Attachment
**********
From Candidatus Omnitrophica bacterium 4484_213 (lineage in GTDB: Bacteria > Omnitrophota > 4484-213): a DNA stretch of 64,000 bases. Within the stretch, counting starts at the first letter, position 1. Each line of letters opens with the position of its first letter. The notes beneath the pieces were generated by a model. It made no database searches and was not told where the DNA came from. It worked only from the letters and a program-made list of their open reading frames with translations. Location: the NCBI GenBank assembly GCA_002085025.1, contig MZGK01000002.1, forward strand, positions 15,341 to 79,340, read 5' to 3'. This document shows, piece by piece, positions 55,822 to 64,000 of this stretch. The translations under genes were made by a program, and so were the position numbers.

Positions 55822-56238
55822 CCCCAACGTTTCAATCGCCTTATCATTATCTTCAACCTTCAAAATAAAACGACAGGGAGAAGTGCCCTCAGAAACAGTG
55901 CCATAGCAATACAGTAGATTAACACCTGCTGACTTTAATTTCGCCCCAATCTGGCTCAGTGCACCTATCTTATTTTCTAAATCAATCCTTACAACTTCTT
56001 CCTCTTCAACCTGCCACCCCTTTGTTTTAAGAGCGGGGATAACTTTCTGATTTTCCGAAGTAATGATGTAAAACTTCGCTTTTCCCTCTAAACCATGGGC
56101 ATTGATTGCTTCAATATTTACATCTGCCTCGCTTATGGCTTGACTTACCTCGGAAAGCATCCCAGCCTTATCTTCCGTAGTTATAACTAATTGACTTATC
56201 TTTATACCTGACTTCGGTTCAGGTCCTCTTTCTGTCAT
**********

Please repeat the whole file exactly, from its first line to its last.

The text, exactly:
From Candidatus Omnitrophica bacterium 4484_213 (lineage in GTDB: Bacteria > Omnitrophota > 4484-213): a DNA stretch of 64,000 bases. Within the stretch, counting starts at the first letter, position 1. Each line of letters opens with the position of its first letter. The notes beneath the pieces were generated by a model. It made no database searches and was not told where the DNA came from. It worked only from the letters and a program-made list of their open reading frames with translations. Location: the NCBI GenBank assembly GCA_002085025.1, contig MZGK01000002.1, forward strand, positions 15,341 to 79,340, read 5' to 3'. This document shows, piece by piece, positions 55,822 to 64,000 of this stretch. The translations under genes were made by a program, and so were the position numbers.

Positions 55822-56238
55822 CCCCAACGTTTCAATCGCCTTATCATTATCTTCAACCTTCAAAATAAAACGACAGGGAGAAGTGCCCTCAGAAACAGTG
55901 CCATAGCAATACAGTAGATTAACACCTGCTGACTTTAATTTCGCCCCAATCTGGCTCAGTGCACCTATCTTATTTTCTAAATCAATCCTTACAACTTCTT
56001 CCTCTTCAACCTGCCACCCCTTTGTTTTAAGAGCGGGGATAACTTTCTGATTTTCCGAAGTAATGATGTAAAACTTCGCTTTTCCCTCTAAACCATGGGC
56101 ATTGATTGCTTCAATATTTACATCTGCCTCGCTTATGGCTTGACTTACCTCGGAAAGCATCCCAGCCTTATCTTCCGTAGTTATAACTAATTGACTTATC
56201 TTTATACCTGACTTCGGTTCAGGTCCTCTTTCTGTCAT